Measure Necessary to Allow State Facilities to Stay Competitive and Offer Simulcasting of Popular Out-of-State Horse Races
TRENTON – A bill sponsored by Senator Jim Whelan which would amend the State’s Casino Simulcast Act to give casinos the flexibility and profitability to continue partnering with out-of-State racetracks to simulcast high profile races was approved by the Senate today by a vote of 38-0.
“Given the casino industry’s importance to the South Jersey economy, we need to give our State’s casinos every tool we can to help them be profitable,” said Senator Whelan, D-Atlantic, and Chairman of the Senate State Government, Wagering, Tourism and Historic Preservation Committee. “Unfortunately, the way our current Casino Simulcast law is structured, casinos cannot pay enough to out-of-state tracks to continue to broadcast their races, and horse racing enthusiasts will instead have to spend their money out of state on these exciting races. Rather than forfeit profits to racinos out of state, we should try to keep those dollars here in New Jersey.”
The bill, S-1025, would change existing law to allow casinos and out-of-State racetracks to negotiate the amount that a casino would pay for the transmission of simulcast horse races from the sending track. Under current law, casinos are prohibited from paying more than 3.5 percent of the parimutuel pool on each race, or, in the case of not more than 28 races per calendar year, and for races run annually at the Breeder’s Cup World Cup Championships, six percent of the parimutuel pool on each race. According to the Casino Association of New Jersey, certain simulcast signal providers have threatened to withhold their signal if New Jersey does not increase the simulcast fees paid out by casino simulcasting facilities – a move which would prohibit casinos from taking bets on premium races like the Kentucky Derby or the Preakness.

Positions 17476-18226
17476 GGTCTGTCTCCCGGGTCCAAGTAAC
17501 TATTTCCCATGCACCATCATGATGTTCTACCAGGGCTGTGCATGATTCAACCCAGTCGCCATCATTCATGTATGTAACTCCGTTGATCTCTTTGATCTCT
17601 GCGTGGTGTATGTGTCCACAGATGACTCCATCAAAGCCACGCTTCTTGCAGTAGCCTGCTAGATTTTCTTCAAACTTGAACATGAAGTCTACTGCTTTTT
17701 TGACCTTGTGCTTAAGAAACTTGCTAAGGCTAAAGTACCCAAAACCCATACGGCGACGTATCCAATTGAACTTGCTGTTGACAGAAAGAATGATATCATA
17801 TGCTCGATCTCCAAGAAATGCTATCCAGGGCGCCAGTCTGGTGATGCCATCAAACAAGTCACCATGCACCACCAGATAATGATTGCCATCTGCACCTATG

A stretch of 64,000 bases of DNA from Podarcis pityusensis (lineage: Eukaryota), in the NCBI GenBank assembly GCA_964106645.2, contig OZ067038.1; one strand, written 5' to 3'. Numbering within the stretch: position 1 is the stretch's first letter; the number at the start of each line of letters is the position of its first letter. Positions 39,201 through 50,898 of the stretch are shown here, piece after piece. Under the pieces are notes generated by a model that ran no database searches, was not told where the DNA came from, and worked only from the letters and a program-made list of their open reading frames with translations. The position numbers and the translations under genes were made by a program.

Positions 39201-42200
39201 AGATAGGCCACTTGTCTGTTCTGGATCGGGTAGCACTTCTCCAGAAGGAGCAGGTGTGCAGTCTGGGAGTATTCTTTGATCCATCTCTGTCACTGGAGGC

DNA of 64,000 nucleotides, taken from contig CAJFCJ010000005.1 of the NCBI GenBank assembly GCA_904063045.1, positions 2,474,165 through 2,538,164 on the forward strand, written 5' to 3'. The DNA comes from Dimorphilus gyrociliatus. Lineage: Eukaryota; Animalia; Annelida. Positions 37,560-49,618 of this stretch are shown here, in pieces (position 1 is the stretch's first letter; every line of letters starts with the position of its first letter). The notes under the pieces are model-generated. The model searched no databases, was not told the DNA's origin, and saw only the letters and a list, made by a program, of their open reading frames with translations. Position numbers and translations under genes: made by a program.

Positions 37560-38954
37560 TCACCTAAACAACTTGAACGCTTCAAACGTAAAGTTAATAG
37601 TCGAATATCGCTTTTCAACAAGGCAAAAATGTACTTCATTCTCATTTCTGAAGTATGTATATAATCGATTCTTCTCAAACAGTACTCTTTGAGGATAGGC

Under Senator Whelan’s bill, casinos would be allowed to pay up to six percent of the parimutuel pool on each race, and would be allowed to go up to nine percent for the more popular races.
“With more mixed-use horse racing/casino gambling facilities popping up just outside our borders, simulcast providers are simply earning more than New Jersey facilities are currently allowed to pay out on out-of-state races,” said Senator Weinberg. “We don’t want to put our casinos in a position of losing out to these other facilities which are statutorily allowed to pay more for simulcasting.”
The bill would also all the casino licensees to retain 55 percent of the remaining takeout rate amounts from horse betting, instead of the current 50 percent allowed under current law. Senator Whelan said that increasing the casino takeout rate recognizes that off-track simulcasting at casinos has been hurt by the availability of table games at horse tracks outside of New Jersey, and said that the higher rate would encourage casinos to negotiate with out-of-state racetracks to continue to provide simulcasting.
“At the end of the day, the expansion of gaming at Dover Downs in Delaware and at betting parlors in Pennsylvania has had a serious impact on casino gaming in Atlantic City,” said Senator Whelan. “We want to make sure we give our casinos the tools they need to succeed and to compete with out-of-state facilities, and we want to make sure they come to the table as willing partners with out-of-state tracks. This bill will ensure that the lucrative partnership between Atlantic City casinos and out-of-state simulcasting horse tracks continues well into the future.”
The bill now heads to the Assembly for consideration.